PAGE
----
If an individual's biometric information is compromised or stolen, that individual could no longer use those biometrics to prove his or her identity. Therefore, unless stringent security measures are put in place, the digital storage of biometric data could present a real security risk for facilitating identity theft.
The use of biometric systems must comply with the European Convention on Human Rights and the Data Protection Directive. The relevant legislation in the UK is the Human Rights Act and the Data Protection Act (DPA). Under the Human Rights Act each of us is entitled to respect in our private life, including our life at the workplace.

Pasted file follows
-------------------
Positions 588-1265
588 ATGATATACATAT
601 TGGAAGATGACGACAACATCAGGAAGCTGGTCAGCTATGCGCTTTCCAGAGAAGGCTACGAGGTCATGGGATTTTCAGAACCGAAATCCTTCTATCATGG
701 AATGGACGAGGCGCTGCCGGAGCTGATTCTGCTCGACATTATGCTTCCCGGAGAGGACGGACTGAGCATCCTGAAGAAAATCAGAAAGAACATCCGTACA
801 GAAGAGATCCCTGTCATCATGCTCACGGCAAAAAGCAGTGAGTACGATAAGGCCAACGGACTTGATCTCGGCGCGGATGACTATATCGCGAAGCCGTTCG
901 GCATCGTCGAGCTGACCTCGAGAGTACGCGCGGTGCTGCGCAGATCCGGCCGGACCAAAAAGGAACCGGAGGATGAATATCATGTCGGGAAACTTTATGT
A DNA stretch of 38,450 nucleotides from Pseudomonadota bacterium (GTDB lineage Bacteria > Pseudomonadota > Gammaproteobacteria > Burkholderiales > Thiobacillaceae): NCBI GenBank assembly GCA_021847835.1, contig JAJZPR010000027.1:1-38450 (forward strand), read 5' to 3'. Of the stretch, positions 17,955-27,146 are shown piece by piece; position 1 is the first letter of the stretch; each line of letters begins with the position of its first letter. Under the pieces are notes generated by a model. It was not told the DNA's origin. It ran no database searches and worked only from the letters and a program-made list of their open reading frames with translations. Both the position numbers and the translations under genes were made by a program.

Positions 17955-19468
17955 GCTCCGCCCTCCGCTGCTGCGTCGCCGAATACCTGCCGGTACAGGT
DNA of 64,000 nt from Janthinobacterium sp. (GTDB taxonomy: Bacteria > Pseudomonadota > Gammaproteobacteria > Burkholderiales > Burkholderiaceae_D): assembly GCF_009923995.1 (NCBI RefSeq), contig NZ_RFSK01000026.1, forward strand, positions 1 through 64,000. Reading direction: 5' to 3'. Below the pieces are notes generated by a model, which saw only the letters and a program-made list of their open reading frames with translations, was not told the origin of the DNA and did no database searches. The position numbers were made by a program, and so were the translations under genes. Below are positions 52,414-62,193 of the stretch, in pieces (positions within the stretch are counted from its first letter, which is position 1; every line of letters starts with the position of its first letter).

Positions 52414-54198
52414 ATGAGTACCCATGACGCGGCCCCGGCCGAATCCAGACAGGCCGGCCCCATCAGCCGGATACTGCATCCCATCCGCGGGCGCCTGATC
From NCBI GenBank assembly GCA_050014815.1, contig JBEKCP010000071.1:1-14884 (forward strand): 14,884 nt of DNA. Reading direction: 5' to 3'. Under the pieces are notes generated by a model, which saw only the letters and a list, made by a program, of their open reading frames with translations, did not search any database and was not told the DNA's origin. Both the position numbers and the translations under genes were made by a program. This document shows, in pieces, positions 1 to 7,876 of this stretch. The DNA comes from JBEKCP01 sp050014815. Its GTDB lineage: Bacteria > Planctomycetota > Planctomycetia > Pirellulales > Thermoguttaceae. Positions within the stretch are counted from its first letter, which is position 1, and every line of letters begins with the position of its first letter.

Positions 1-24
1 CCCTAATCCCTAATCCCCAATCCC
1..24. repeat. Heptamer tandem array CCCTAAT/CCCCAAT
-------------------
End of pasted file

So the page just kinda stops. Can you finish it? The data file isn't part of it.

Under the DPA personal data is required to be processed fairly and for specific limited purposes. Two key principles come into play. First, the principle of proportionality, which means the interference with the private life of the individual must be justifiable by the benefits. Second, the principle of transparency - which means it must be clear how and why information is being used and it must not be used beyond this without prior agreement.
It is possible to deploy biometrics in ways that do not breach the DPA by - for example, justifying the processing on one of the grounds set out in the DPA. Organisations setting up biometric systems will need to be clear about the purpose of the system or scheme and consider carefully how data is collected, stored and accessed. Use of the biometric information will need to be proportionate to the benefits of the scheme